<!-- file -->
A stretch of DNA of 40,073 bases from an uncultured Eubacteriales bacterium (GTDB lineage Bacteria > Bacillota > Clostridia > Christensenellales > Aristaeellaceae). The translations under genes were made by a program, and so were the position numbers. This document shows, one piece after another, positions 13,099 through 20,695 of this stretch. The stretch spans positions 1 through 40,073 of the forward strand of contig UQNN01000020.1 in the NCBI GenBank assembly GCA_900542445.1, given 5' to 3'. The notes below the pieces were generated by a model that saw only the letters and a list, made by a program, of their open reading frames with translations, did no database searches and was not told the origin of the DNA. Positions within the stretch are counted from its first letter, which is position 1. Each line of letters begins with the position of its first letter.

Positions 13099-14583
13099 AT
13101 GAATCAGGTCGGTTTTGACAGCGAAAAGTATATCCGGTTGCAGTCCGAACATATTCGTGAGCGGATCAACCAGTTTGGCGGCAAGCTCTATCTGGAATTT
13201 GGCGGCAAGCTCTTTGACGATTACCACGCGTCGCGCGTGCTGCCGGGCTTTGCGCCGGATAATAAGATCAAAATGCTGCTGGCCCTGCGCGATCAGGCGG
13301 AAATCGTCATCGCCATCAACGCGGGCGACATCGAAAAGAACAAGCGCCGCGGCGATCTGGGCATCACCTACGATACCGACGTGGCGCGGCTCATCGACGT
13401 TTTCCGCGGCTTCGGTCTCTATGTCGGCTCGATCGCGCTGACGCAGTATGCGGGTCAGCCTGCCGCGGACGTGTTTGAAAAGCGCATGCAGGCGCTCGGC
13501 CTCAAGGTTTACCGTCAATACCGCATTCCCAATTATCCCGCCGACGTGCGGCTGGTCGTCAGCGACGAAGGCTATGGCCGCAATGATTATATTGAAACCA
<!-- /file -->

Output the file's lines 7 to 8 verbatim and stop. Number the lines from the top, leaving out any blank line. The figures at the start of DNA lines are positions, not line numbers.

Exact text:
13401 TTTCCGCGGCTTCGGTCTCTATGTCGGCTCGATCGCGCTGACGCAGTATGCGGGTCAGCCTGCCGCGGACGTGTTTGAAAAGCGCATGCAGGCGCTCGGC
13501 CTCAAGGTTTACCGTCAATACCGCATTCCCAATTATCCCGCCGACGTGCGGCTGGTCGTCAGCGACGAAGGCTATGGCCGCAATGATTATATTGAAACCA